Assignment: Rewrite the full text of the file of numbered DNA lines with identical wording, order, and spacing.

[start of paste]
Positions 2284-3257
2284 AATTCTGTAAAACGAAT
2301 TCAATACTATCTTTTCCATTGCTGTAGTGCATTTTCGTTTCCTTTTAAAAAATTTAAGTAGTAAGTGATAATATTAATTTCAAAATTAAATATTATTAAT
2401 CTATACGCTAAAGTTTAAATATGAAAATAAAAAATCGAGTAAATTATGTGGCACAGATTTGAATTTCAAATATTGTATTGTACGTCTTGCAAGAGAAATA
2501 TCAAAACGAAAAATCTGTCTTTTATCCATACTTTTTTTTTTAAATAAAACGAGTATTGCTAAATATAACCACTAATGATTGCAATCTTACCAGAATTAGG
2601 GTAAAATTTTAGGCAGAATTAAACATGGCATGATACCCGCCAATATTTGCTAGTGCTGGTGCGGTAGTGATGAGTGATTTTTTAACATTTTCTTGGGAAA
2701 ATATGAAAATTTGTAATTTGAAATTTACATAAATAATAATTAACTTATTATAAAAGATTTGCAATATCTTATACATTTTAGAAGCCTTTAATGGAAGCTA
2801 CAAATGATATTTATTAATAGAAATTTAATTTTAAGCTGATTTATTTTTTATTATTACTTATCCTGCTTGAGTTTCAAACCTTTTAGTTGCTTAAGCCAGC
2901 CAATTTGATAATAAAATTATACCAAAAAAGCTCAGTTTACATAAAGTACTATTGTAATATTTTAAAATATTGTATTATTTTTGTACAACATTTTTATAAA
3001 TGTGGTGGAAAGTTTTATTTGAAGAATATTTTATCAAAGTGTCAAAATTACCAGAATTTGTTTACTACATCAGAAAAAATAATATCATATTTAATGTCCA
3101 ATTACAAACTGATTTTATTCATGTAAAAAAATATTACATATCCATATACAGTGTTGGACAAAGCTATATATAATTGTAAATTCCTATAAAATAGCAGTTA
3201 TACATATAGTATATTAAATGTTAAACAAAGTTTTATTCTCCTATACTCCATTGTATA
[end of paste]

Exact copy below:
Positions 2284-3257
2284 AATTCTGTAAAACGAAT
2301 TCAATACTATCTTTTCCATTGCTGTAGTGCATTTTCGTTTCCTTTTAAAAAATTTAAGTAGTAAGTGATAATATTAATTTCAAAATTAAATATTATTAAT
2401 CTATACGCTAAAGTTTAAATATGAAAATAAAAAATCGAGTAAATTATGTGGCACAGATTTGAATTTCAAATATTGTATTGTACGTCTTGCAAGAGAAATA
2501 TCAAAACGAAAAATCTGTCTTTTATCCATACTTTTTTTTTTAAATAAAACGAGTATTGCTAAATATAACCACTAATGATTGCAATCTTACCAGAATTAGG
2601 GTAAAATTTTAGGCAGAATTAAACATGGCATGATACCCGCCAATATTTGCTAGTGCTGGTGCGGTAGTGATGAGTGATTTTTTAACATTTTCTTGGGAAA
2701 ATATGAAAATTTGTAATTTGAAATTTACATAAATAATAATTAACTTATTATAAAAGATTTGCAATATCTTATACATTTTAGAAGCCTTTAATGGAAGCTA
2801 CAAATGATATTTATTAATAGAAATTTAATTTTAAGCTGATTTATTTTTTATTATTACTTATCCTGCTTGAGTTTCAAACCTTTTAGTTGCTTAAGCCAGC
2901 CAATTTGATAATAAAATTATACCAAAAAAGCTCAGTTTACATAAAGTACTATTGTAATATTTTAAAATATTGTATTATTTTTGTACAACATTTTTATAAA
3001 TGTGGTGGAAAGTTTTATTTGAAGAATATTTTATCAAAGTGTCAAAATTACCAGAATTTGTTTACTACATCAGAAAAAATAATATCATATTTAATGTCCA
3101 ATTACAAACTGATTTTATTCATGTAAAAAAATATTACATATCCATATACAGTGTTGGACAAAGCTATATATAATTGTAAATTCCTATAAAATAGCAGTTA
3201 TACATATAGTATATTAAATGTTAAACAAAGTTTTATTCTCCTATACTCCATTGTATA